American Babylon demonstrates that the history of civil rights and black liberation politics in California did not follow a southern model, but represented a long-term struggle for economic rights that began during the World War II years and continued through the rise of the Black Panthers in the late 1960s. This struggle yielded a wide-ranging and profound critique of postwar metropolitan development and its foundation of class and racial segregation. Self traces the roots of the 1978 tax revolt to the 1940s, when home owners, real estate brokers, and the federal government used racial segregation and industrial property taxes to forge a middle-class lifestyle centered on property ownership.
Using the East Bay as a starting point, Robert Self gives us a richly detailed, engaging narrative that uniquely integrates the most important racial liberation struggles and class politics of postwar America.
Based on an astonishing range of sources, All in the Family rethinks an entire era. Self opens his narrative with the Great Society and its assumption of a white, patriotic, heterosexual man at the head of each family. Soon enough, civil rights activists, feminists, and gay rights activists, animated by broader visions of citizenship, began to fight for equal rights, protections, and opportunities. Led by Pauli Murray, Gloria Steinem, Harvey Milk, and Shirley Chisholm, among many others, they achieved lasting successes, including Roe v. Wade, antidiscrimination protections in the workplace, and a more inclusive idea of the American family.
Yet the establishment of new rights and the visibility of alternative families provoked, beginning in the 1970s, a furious conservative backlash. Politicians and activists on the right, most notably George Wallace, Phyllis Schlafly, Anita Bryant, and Jerry Falwell, built a political movement based on the perceived moral threat to the traditional family. Self writes that "family values" conservatives in fact "paved the way" for fiscal conservatives, who shared a belief in liberalism's invasiveness but lacked a populist message. Reagan's presidency united the two constituencies, which remain, even in these tumultuous times, the base of the Republican Party. All in the Family, an erudite, passionate, and persuasive explanation of our current political situation and how we arrived in it, will allow us to think anew about the last fifty years of American politics.
In this reappraisal of racial politics in modern America, Kevin Kruse explains the causes and consequences of "white flight" in Atlanta and elsewhere. Seeking to understand segregationists on their own terms, White Flight moves past simple stereotypes to explore the meaning of white resistance. In the end, Kruse finds that segregationist resistance, which failed to stop the civil rights movement, nevertheless managed to preserve the world of segregation and even perfect it in subtler and stronger forms.
Challenging the conventional wisdom that white flight meant nothing more than a literal movement of whites to the suburbs, this book argues that it represented a more important transformation in the political ideology of those involved. In a provocative revision of postwar American history, Kruse demonstrates that traditional elements of modern conservatism, such as hostility to the federal government and faith in free enterprise, underwent important transformations during the postwar struggle over segregation. Likewise, white resistance gave birth to several new conservative causes, like the tax revolt, tuition vouchers, and privatization of public services. Tracing the journey of southern conservatives from white supremacy to white suburbia, Kruse locates the origins of modern American politics.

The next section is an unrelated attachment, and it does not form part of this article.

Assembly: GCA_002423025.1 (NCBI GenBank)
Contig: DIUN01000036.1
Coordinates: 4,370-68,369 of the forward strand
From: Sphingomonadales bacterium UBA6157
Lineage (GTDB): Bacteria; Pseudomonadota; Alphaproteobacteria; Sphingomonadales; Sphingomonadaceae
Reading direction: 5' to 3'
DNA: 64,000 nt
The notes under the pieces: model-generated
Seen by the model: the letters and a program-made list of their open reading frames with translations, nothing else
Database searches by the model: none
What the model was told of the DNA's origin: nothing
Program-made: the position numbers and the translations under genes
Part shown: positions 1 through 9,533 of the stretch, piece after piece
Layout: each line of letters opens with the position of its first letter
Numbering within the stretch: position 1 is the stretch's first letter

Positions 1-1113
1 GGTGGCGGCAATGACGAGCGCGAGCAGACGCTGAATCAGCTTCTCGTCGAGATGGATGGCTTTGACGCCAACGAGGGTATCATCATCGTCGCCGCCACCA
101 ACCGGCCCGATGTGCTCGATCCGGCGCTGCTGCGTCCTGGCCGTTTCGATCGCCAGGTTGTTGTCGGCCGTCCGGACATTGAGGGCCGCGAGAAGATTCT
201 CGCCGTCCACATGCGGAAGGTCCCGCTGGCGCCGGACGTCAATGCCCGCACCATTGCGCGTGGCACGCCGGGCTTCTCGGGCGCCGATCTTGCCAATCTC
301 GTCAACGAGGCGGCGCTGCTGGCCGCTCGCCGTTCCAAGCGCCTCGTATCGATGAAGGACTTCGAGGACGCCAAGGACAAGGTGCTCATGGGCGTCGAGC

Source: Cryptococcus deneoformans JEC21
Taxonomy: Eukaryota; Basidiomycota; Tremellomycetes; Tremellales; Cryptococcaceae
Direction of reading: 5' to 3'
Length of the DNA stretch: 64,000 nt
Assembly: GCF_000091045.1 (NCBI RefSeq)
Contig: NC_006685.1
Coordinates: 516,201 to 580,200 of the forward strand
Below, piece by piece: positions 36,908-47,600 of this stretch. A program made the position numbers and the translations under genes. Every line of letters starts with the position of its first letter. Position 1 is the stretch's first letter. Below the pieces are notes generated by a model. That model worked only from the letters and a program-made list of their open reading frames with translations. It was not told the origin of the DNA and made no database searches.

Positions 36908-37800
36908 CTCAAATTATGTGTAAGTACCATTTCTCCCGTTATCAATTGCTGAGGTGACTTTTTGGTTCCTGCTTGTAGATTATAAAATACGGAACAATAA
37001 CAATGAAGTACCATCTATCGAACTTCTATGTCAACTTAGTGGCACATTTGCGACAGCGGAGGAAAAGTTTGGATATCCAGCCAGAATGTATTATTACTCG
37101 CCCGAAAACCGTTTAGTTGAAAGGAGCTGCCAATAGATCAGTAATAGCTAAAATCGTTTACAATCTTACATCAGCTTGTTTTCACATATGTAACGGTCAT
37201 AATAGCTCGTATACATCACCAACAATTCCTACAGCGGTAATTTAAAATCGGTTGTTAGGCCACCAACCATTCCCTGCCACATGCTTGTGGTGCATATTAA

Some images inside the book are unavailable due to digital copyright restrictions.
The "promised land" for thousands of Southern blacks, postwar Chicago quickly became the most segregated city in the North, the site of the nation's worst ghettos and the target of Martin Luther King Jr.'s first campaign beyond the South. In this powerful book, Beryl Satter identifies the true causes of the city's black slums and the ruin of urban neighborhoods throughout the country: not, as some have argued, black pathology, the culture of poverty, or white flight, but a widespread and institutionalized system of legal and financial exploitation.
In Satter's riveting account of a city in crisis, unscrupulous lawyers, slumlords, and speculators are pitched against religious reformers, community organizers, and an impassioned attorney who launched a crusade against the profiteers—the author's father, Mark J. Satter. At the heart of the struggle stand the black migrants who, having left the South with its legacy of sharecropping, suddenly find themselves caught in a new kind of debt peonage. Satter shows the interlocking forces at work in their oppression: the discriminatory practices of the banking industry; the federal policies that created the country's shameful "dual housing market"; the economic anxieties that fueled white violence; and the tempting profits to be made by preying on the city's most vulnerable population.
Family Properties: Race, Real Estate, and the Exploitation of Black Urban America is a monumental work of history, this tale of racism and real estate, politics and finance, will forever change our understanding of the forces that transformed urban America.
"Gripping . . . This painstaking portrayal of the human costs of financial racism is the most important book yet written on the black freedom struggle in the urban North."—David Garrow, The Washington Post